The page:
Today, with unprecedented agricultural/industrial production of refined sugars along with cultivation and milling of grain flours, these products have become very cheap and available, particularly over the last fifty years. During that time, we have added enormous quantities of grain-derived starches to the overwhelming quantities of sugar we consume. The result of this escalating dietary trend may be observed in the current epidemic rates of Type 2 diabetes, hypoglycemia, obesity, and cardiovascular disease. In the classroom, we see these trends manifest in students mood swings, behavioral disorders (fluctuating between extreme lethargy and hyperactivity), chronic depression, forgetfulness, and muddled thinking—all of which reflects the inordinate, counter-evolutionary burden placed on many homeostatic systems of the body, particularly those related to blood sugar regulation.

    The pancreas has many functions. One important activity of the pancreas is to stabilize blood sugar levels. When blood sugar is not well regulated, learning is impaired30. The pancreas secretes carefully monitored quantities of glucagon and insulin. The pancreas responds to the presence of proteins, sugar, and starch in the digestive tract by producing insulin. It produces glucagon in response to fats. The balanced presence of both of these hormones in the bloodstream is critical to learning because they regulate the transport of nutrients into cells. Too little or too much insulin can cause blood sugar levels go out of control inducing a wide range of symptoms.

    Today, when the insulin/glucagon balance goes awry, it is frequently due to insulin overproduction due to a diet dominated by sugars and starches. This overproduction is caused by chronic consumption of highly glycemic foods. The resulting elevated levels of insulin cause rapid movement of nutrients into cells, either for storage as fat, or to be burned as energy, causing increased activity levels, "hot spells", sweating, increased heart rate, etc. This energized stage requires a constant supply of sugars and starches to be maintained. Otherwise, it is soon followed by bouts of lethargy, light-headedness, tremors, and weakness, which are all signs of hypoglycemia or very low blood sugar levels.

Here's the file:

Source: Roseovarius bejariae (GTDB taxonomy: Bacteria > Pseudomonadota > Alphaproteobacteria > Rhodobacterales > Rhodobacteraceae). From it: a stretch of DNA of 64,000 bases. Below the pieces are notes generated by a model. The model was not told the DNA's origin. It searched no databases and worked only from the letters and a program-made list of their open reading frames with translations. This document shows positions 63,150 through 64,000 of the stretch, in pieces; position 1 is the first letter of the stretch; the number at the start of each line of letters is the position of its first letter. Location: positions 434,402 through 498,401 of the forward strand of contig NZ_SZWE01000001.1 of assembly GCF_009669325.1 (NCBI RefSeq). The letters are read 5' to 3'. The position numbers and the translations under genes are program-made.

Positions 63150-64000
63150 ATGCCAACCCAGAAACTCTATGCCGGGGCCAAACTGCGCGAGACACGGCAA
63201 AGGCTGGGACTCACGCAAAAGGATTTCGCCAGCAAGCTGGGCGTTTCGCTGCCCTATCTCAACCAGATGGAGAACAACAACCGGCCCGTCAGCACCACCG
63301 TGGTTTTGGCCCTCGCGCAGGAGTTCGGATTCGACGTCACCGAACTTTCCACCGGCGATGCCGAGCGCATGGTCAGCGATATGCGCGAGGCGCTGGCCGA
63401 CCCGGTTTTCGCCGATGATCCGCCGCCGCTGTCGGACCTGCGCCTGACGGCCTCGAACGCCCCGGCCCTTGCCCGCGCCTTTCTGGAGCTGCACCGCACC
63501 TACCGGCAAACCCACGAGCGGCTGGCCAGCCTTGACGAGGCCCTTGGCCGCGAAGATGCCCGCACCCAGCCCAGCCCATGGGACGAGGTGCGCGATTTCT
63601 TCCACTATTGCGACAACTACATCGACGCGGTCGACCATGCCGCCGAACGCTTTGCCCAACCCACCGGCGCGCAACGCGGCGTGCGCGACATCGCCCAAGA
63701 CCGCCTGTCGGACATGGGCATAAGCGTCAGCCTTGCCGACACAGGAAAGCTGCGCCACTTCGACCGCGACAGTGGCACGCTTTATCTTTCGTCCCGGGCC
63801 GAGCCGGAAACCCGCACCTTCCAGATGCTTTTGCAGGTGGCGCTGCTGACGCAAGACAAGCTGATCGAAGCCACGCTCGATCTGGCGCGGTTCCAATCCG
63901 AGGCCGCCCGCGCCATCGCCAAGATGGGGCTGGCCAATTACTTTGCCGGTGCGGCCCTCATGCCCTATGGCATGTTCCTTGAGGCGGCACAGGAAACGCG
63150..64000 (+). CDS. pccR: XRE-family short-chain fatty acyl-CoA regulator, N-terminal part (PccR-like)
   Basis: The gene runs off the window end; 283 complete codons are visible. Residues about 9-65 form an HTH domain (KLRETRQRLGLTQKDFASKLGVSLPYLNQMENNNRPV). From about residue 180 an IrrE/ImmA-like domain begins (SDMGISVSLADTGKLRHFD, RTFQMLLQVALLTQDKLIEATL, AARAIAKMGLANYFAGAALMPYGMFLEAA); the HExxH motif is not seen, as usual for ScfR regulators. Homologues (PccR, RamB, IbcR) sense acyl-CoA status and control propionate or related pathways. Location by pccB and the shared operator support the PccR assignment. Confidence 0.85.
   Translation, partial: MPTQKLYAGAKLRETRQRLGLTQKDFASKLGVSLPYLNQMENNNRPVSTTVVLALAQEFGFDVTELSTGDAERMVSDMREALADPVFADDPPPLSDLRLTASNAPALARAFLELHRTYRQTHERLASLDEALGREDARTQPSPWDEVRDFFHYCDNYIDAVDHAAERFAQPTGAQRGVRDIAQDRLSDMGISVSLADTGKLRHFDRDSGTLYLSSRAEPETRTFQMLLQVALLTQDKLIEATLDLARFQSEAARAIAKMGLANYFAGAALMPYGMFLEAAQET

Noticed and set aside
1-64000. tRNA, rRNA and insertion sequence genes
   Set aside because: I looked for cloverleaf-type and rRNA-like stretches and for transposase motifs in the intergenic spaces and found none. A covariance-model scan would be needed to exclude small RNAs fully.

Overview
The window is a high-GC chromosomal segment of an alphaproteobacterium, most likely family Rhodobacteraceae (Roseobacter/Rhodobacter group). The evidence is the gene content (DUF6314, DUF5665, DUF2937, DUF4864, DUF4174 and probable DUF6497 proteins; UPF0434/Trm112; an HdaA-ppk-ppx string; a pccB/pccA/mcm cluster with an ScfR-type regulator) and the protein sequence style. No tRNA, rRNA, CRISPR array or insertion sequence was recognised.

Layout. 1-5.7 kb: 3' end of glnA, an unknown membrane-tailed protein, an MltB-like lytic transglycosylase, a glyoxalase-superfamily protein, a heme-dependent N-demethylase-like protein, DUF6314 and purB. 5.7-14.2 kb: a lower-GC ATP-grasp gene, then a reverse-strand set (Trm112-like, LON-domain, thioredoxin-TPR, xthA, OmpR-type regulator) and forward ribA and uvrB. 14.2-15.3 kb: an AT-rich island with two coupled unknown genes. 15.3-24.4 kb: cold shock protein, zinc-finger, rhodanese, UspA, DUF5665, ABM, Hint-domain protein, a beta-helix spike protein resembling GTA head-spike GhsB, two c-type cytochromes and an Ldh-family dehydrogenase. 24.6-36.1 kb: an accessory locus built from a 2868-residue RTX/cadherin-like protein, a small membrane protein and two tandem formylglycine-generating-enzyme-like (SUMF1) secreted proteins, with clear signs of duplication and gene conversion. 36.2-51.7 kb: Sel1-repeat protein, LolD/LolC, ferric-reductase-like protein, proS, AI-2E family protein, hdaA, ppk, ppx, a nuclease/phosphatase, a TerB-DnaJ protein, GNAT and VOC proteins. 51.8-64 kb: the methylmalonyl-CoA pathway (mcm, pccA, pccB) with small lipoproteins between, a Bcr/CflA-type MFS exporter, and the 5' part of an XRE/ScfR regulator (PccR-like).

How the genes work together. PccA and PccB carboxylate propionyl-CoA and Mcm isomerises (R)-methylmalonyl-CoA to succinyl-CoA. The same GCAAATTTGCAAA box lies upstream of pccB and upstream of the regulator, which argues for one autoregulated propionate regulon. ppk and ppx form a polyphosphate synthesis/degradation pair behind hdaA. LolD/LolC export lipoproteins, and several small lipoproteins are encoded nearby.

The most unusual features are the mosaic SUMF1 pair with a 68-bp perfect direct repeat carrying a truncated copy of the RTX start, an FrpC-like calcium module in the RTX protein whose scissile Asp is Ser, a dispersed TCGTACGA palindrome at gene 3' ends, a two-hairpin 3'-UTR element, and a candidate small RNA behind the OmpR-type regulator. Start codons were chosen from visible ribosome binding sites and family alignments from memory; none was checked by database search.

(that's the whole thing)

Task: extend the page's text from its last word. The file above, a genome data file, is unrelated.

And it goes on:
Despite having stored much of the blood sugars as fats, there is insufficient glucagon to facilitate its use for energy. As this condition progresses, and as blood sugar levels plummet, periods of irrational anger and/or confusion often result. These moods often result from adrenaline secreted to avoid a loss of consciousness due to low blood sugar levels. The next step in the progression, in the absence of appropriate nutritional intervention, is lapsing into a coma.

    In the short term, the answer to these fluctuations is more frequent consumption of sugars/starches. However, the long term result of such an approach is either a state of insulin resistance, where more and more insulin is required to do the same task, or a state of pancreatic insufficiency, where the pancreas is simply unable to keep pace with the demand for insulin. In either case, once this stage is reached, the individual may be diagnosed with type 2 diabetes. This disease has so increased among North Americans, particularly among children, that an autoimmune form of diabetes, previously called juvenile onset, had to be renamed to "Type 1 diabetes".

    By now, it will not surprise the reader to learn that Type 1 diabetes has also been shown to be significantly associated with gluten. Research reveals that there is considerable overlap between celiac disease and Type 1 diabetes. About 8% of celiacs also have Type 1 diabetes31-33, and 5-11% of Type 1 diabetics have celiac disease34-38. Further, Scott Frazer et al. have repeatedly shown, in animal studies, a causal, dose-dependent relationship between type 1 diabetes and gluten39-42.

    The growing reaction against gluten and other allergenic foods should not be confused with the several dietary fads of the 20th Century. The vegetarian perspective ignores the vitamin deficiencies that result from a strict vegetarian diet. The low-fat craze is another fad that has mesmerized the industrialized world for the last 30-40 years. Fortunately, this perspective has recently come under scrutiny. Despite having served as the driving force behind most physicians dietary recommendations during the last several decades, the low fat dictum is overwhelmingly being discredited by research reported in peer reviewed publications.

    Recognition and avoidance of allergenic and highly glycemic foods is a whole new trend that is based on scientific research and evidence. It reflects an improved understanding of the function of the gastrointestinal tract, the endocrine system, particularly the pancreas, and the immune system. Past dietary fads are consistently deficient in important nutrients that are necessary to our good health and survival. Further, they frequently contain substances that are harmful to us, such as the phytates that are abundantly present in whole grain foods, and interfere with absorption of many minerals.

    It is increasingly clear that grains, especially those that contain gluten, are contraindicated for human learning. The evidence is overwhelming. The mandate of eating to learn is learning to eat as our ancestors did.

    Ron Hoggan is an author, teacher and diagnosed celiac who lives in Canada. His book "Dangerous Grains" can be ordered here.

    References:

    1. Kozlowska, Z: (1991). Results of investigation on children with coeliakia treated many years with glutethen free diet Psychiatria Polska. 25(2),130-134.
    2. Paul, K., Todt, J., Eysold, R. (1985) [EEG Research Findings in Children with Celiac Disease According to Dietary Variations]. Zeitschrift der Klinische Medizin. 40, 707-709.